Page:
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I Forge Iron

My sword......from a crowbar


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This was my first sword.   my first blade over five inches really.   I had spring steel on order but just had to get started and figured it would be good practice.  the rep on the phone told me it was "forged spring steel".   i followed the heat treat guidelines for 1075 and it worked quite well.

ill be posting progress pics even though it is finished.  a bit of WIP feel.











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So here she is, fully functional, and slices well.   The handle is black walnut, stained black and rubbed back off to look worn.  the bone part of the handle is from my cattle, with a silver piece in between on the rear.   the guard was forged from 1/2 inch round. the fuller was ground in with sandpaper and dremel.   any "grinding" was done on my grizzly 4x36 belt sander and a course ceramic belt little by little.   that was incredibly ardous, but since i dont have a belt grinder it was what i had to use. 
I learned a ton on this sword, and am just happy to have it completed, errors and all.  Most of all i'm happy to have a truely functional hunting sword ready to go for next flintlock season.  thanks for looking.  questions/critiques or comments are welcome  this was a first and i dont mind hearing what to do different.
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Thanks guys. The blade is 20", overall i have to measure but amnin the city working. It balances just over four inches from the hilt. It weighs 1.8 lbs. It swings nice i think, but i have never handled an original so i cant really compare. No shock is felt striking cardboard which is all i have sliced with it so far. The false edge is sharpened

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Jeremy: Saying you followed the guidelines for heat treating 1075 is pretty vague. I follow the guidelines when I fly a plane, want to go for a ride?


Steve's just asking for some heat treat specifics. Say: Who's guidelines, how'd he heat it, how hot, how'd he determine the temp, what quenchant, method of quench, temper, type and method of temper, etc. etc. I'm not a blade guy and wouldn't trust a blade enough to use it without knowing how it was heat treated. Not even a paring knife, well maybe a paring knife they're easy enough to test without putting anything at risk.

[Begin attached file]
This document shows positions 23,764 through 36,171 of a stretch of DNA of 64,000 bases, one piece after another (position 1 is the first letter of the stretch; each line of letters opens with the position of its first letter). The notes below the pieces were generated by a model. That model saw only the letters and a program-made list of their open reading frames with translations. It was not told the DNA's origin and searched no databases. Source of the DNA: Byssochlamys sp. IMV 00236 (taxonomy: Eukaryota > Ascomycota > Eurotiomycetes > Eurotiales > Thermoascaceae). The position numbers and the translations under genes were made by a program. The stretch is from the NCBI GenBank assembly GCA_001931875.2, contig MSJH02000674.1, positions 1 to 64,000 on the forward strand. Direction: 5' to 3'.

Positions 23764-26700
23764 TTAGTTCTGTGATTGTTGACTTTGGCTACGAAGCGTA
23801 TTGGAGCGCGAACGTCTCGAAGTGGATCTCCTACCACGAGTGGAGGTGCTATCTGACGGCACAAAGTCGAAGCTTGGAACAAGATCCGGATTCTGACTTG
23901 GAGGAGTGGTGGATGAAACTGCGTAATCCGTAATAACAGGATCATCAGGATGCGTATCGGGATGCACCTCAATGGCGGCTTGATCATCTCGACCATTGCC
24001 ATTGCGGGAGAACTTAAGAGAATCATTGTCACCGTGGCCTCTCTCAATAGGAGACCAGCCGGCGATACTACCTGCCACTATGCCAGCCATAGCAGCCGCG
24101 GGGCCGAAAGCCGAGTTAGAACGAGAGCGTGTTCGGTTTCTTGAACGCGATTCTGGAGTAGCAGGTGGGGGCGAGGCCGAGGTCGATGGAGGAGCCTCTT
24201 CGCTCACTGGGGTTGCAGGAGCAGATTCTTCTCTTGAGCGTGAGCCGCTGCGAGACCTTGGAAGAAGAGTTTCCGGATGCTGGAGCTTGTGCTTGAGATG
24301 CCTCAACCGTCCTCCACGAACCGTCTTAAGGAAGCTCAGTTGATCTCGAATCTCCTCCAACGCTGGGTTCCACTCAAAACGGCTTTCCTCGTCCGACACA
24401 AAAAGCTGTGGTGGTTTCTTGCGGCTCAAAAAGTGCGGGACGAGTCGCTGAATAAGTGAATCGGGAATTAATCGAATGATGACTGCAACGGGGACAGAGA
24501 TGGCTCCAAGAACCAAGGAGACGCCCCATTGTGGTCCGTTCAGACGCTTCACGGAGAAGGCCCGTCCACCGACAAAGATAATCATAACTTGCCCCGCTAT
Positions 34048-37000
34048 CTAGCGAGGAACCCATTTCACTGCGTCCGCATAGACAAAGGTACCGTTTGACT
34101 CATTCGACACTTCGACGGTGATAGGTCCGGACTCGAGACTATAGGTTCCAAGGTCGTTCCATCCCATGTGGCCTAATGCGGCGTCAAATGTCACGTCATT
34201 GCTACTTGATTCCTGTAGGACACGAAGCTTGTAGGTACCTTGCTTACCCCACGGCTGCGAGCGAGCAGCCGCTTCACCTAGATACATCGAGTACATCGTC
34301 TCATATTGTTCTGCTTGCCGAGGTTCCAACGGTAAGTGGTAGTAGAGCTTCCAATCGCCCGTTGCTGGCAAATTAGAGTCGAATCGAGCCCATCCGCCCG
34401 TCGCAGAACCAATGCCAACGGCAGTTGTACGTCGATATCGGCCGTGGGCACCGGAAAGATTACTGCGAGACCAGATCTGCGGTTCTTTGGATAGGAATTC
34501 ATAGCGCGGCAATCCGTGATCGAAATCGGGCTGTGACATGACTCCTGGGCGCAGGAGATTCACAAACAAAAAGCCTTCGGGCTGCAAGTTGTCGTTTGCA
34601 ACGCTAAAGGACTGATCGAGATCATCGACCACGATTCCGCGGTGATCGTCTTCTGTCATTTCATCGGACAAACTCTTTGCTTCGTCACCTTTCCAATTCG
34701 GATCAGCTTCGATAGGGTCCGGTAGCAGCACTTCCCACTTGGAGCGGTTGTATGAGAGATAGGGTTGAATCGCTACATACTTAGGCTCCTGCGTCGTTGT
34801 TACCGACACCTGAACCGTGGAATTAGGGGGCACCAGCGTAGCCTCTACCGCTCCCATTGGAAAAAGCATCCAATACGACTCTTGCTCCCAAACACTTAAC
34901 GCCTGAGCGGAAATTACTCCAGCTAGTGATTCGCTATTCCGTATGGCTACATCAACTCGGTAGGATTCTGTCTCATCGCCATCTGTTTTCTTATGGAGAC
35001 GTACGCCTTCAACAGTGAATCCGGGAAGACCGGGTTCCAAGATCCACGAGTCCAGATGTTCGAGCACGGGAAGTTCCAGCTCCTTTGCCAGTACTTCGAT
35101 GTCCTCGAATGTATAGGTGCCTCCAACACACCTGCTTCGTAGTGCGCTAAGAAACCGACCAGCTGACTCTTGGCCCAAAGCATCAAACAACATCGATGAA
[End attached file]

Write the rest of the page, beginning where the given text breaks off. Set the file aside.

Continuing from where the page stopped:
I'm not criticizing the maker nor you Jeremy, just trying to clarify the question and why it was asked. Not being a blade guy I'm interested and going to listen to what the bladesmiths think. I have a better than lay opinion but nothing to consider guideline knowledge.


Frosty The Lucky.

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Ill tell you what i did and you can tell me if it was good.

I normalized it quite a few times during forging. And three times before heat treat.
I brought it up to non magnetic which in my lighting is a nice orange. I did this twice. Not on purpose To be honest i chickened out the first time thinking i took too long to get to the quench.
I quenched it in 130 degree canola oil until fully cool.
Tenpered the entire blade at 475 for an hour three times till it hit that nice straw color you see in the pics. Then hot tonged the spine and tip purple the entire length

Ah. And from the ricasso back to the end of the threaded tang is tempered blue as a result of not being quenched in the first place/ burning the handle on.

One error to mention in the quench was that the blade hardened nicely for the 2/3 closest to the point. Back towards the hilt was apparently not hot enough or didnt get in fast enough as it did not harden to the same file skating niceness. So i expect that to dull faster but be of no safety concern.
Also i should mention this is a hunting sword purposed to finish downed deer or bayed hogs so it should never see another swords steel, though i dont see why it could not be pressed into service as many hunting swords were in the revolutionary war.

What say ye experienced?

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Gzz I go away for one day to a hammer in, and I get back to read complaints from the peanut gallery because I asked for details   :( Next time someone askes how to HT a blade, or anything should we just say follow directions  ? :(



Thanks for the reply Armymedic.2 Good to see you drew the spine back much further as well, it should hold up well for you.

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